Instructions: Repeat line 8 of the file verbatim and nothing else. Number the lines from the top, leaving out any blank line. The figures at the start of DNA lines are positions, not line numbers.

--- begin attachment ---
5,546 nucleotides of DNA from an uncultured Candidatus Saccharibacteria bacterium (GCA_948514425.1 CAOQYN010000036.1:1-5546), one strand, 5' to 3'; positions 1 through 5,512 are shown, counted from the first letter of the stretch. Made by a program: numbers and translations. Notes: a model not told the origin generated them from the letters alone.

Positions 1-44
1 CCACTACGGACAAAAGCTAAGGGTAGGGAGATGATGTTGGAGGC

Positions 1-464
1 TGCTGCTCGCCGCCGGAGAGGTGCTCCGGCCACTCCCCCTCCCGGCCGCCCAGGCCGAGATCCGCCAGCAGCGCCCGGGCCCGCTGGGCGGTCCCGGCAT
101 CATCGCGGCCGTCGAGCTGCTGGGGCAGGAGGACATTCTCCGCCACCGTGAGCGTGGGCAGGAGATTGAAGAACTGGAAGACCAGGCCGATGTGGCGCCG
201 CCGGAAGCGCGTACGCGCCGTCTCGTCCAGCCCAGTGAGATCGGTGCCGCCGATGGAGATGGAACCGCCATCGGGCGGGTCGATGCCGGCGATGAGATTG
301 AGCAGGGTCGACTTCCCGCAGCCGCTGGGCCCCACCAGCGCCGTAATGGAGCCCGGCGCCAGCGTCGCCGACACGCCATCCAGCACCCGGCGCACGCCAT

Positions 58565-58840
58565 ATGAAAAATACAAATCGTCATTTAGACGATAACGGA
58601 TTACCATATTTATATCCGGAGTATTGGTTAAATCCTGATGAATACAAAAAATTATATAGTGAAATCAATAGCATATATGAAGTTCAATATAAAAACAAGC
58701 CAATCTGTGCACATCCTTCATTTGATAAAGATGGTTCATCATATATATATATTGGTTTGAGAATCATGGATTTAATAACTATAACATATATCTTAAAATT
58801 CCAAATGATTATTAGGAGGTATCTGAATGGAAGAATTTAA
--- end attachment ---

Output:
301 AGCAGGGTCGACTTCCCGCAGCCGCTGGGCCCCACCAGCGCCGTAATGGAGCCCGGCGCCAGCGTCGCCGACACGCCATCCAGCACCCGGCGCACGCCAT